I was spending some time today reading through the report of the Justice Verma Committee formed in the aftermath of the Delhi gang rape, to suggest amendments to criminal laws dealing with crime against women in India.
The committee has suggested a range of reforms dealing with all kinds of sexual crimes against women. It is not that the report is immediately going to alter the effectiveness of policing, crime investigation or court trials in India. However, what is particularly heartening is that the committee has not looked at crime against women purely through a lens of ‘protection’ of women. That lens looks at public spaces as a male prerogative, and woman as a fragile creature that needs to be kept away for her own benefit.
Instead, the committee has looked at crime against women through a lens of autonomy, which says that all women have a right to bodily integrity, in [...]
So one person “gets raped”, gets thrown out and undergoes a trauma that about 50 people undergo in India every day. And suddenly every rape case from every corner of the country makes it to the headlines. And then start the opinions and sermons.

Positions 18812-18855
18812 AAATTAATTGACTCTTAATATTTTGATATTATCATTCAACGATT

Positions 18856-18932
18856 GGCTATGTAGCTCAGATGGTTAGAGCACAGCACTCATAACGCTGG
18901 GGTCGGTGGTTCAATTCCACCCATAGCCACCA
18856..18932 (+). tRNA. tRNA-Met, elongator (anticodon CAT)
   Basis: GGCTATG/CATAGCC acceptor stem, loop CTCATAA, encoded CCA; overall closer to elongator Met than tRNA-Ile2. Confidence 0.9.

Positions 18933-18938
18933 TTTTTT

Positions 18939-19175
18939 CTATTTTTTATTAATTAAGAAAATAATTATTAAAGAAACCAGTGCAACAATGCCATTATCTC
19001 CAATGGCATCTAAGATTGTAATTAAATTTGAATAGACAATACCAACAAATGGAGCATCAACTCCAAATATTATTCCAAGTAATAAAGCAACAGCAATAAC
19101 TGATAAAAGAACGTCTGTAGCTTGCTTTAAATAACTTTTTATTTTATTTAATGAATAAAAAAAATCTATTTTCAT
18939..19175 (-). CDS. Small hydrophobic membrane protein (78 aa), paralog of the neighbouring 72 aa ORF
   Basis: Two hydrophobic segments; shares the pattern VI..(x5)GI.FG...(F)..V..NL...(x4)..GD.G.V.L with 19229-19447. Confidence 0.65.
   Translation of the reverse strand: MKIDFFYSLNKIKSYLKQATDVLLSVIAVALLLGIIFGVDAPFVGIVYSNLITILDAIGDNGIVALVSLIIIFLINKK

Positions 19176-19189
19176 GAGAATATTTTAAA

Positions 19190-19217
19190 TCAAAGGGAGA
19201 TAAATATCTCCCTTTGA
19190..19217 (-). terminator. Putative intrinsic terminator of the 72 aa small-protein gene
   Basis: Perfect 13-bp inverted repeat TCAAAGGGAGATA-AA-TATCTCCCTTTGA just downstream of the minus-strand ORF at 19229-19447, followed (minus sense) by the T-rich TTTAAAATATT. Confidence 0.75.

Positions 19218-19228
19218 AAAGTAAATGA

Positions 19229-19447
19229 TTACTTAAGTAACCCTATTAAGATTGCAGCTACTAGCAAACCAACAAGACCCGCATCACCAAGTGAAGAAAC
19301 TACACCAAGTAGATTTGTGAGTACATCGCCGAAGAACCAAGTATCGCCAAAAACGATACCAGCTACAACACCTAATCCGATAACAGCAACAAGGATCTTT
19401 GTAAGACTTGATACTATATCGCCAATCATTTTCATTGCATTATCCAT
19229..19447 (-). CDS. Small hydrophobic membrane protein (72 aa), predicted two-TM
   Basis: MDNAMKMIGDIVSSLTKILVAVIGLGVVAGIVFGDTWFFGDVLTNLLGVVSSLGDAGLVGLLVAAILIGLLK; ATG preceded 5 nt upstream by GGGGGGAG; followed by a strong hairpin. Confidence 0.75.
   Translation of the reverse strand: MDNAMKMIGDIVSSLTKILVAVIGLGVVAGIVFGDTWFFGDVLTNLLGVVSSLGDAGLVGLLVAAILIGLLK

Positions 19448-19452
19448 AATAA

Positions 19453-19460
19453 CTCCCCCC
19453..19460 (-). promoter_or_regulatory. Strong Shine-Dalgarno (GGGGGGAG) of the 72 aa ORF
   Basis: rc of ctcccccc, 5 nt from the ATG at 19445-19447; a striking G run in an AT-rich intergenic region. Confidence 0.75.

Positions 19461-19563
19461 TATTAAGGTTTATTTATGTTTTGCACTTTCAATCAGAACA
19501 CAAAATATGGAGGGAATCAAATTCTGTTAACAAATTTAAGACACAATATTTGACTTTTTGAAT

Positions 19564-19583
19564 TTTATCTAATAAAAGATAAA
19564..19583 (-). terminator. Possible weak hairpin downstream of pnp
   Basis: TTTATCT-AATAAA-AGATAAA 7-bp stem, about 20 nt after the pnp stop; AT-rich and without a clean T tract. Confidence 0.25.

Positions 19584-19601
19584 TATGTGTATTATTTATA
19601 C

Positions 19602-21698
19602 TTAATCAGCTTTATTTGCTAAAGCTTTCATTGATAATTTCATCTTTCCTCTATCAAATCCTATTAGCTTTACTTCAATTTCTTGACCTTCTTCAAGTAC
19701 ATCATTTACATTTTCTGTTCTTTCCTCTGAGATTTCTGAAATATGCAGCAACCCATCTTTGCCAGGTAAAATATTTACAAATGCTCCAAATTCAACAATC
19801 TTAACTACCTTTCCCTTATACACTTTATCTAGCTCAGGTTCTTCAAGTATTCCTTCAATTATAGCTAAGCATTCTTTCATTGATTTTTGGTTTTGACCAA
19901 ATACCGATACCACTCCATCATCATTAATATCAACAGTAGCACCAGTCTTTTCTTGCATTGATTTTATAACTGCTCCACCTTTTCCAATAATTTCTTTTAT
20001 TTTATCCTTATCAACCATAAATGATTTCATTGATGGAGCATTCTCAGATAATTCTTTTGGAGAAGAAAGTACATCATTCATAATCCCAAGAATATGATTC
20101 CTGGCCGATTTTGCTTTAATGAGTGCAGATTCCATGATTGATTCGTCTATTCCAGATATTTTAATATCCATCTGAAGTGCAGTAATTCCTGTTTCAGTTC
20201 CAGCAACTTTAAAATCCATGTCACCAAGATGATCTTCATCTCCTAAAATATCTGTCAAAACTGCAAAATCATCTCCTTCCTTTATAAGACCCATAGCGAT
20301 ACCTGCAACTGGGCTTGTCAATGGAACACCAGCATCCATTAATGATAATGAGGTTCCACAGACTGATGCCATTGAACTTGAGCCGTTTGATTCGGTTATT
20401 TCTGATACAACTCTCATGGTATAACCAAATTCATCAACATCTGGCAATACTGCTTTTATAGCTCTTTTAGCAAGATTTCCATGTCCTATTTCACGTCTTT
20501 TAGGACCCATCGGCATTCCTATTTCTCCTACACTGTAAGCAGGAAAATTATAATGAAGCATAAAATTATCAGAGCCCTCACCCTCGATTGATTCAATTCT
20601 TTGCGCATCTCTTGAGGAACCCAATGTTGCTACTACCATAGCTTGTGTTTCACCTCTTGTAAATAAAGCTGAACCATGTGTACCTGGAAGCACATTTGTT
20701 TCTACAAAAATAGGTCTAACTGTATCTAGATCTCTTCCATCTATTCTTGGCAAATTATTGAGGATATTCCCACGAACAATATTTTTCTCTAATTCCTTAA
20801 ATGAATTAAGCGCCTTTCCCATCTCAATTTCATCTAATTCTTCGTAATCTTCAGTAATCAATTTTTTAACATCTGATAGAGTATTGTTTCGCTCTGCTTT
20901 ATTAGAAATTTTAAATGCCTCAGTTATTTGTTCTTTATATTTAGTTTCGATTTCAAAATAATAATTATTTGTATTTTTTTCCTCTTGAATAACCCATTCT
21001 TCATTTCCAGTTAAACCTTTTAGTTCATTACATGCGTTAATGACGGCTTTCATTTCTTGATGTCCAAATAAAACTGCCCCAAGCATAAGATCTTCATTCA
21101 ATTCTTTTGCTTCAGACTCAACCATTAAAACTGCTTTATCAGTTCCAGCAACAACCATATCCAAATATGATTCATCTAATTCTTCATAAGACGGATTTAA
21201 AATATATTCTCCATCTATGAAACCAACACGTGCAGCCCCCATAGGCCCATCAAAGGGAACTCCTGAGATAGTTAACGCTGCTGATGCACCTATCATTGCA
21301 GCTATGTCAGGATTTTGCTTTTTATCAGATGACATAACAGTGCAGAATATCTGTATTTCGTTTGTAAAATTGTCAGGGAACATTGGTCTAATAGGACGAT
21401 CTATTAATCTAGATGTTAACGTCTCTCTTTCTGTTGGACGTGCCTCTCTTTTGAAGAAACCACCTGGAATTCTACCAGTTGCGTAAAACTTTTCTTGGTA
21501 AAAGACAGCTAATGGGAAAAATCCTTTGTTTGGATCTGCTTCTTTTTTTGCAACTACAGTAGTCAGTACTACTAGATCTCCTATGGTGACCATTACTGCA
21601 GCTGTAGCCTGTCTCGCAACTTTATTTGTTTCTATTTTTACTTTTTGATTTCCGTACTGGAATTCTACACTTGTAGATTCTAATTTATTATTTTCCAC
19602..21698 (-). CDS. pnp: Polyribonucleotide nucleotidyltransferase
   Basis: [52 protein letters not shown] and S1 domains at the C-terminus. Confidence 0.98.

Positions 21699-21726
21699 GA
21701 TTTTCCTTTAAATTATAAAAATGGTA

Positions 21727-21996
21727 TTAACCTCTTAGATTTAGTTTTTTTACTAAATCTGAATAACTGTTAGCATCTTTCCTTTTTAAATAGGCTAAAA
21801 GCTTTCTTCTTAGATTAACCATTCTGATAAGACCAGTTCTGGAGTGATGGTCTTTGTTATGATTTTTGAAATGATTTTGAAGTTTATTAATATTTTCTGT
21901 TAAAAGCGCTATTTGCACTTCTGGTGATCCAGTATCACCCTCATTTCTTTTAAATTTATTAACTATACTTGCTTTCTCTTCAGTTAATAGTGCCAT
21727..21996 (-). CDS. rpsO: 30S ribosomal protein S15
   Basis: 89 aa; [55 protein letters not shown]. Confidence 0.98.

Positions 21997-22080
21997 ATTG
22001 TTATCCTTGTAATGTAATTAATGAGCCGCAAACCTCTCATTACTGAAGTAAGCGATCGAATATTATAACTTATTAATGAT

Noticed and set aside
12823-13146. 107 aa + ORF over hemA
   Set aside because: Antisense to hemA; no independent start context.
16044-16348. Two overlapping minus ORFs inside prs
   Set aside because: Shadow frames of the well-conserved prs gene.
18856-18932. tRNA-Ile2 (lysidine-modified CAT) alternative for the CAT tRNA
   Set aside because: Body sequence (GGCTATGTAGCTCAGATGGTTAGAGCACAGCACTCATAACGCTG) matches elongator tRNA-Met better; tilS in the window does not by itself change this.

How dare the girl walk around after 10 pm, she deserved it, she invited it. Of course, how stupid of us not to realize that the safest way to remain safe is stay indoors after dark. Although I am not sure how this piece of advice would have helped the lady who was molested in daylight in a moving car, by a person known to her, and dumped near Kalkaji.
Call them chaotic, disorganized, hysterical, confused, or even violent – I have nothing but respect and empathy for the brave women and men who have gathered in our capital to protest government apathy toward women’s safety. I have been waiting for this day to dawn for a very long time: since the day I was followed home by a group of men as an 11-year-old.
Sexual harassment, whether verbal or physical, is designed to do one thing very well: strip the victim of power. Not a single hand was laid on me that long ago summer day but as long as I live, I will remember my feelings of rage, powerlessness and fear. Over the years I have learned to fight back, to assert my personhood in the face of those who would reduce me to nothing more than an “item” but in doing so, I have learned other things too.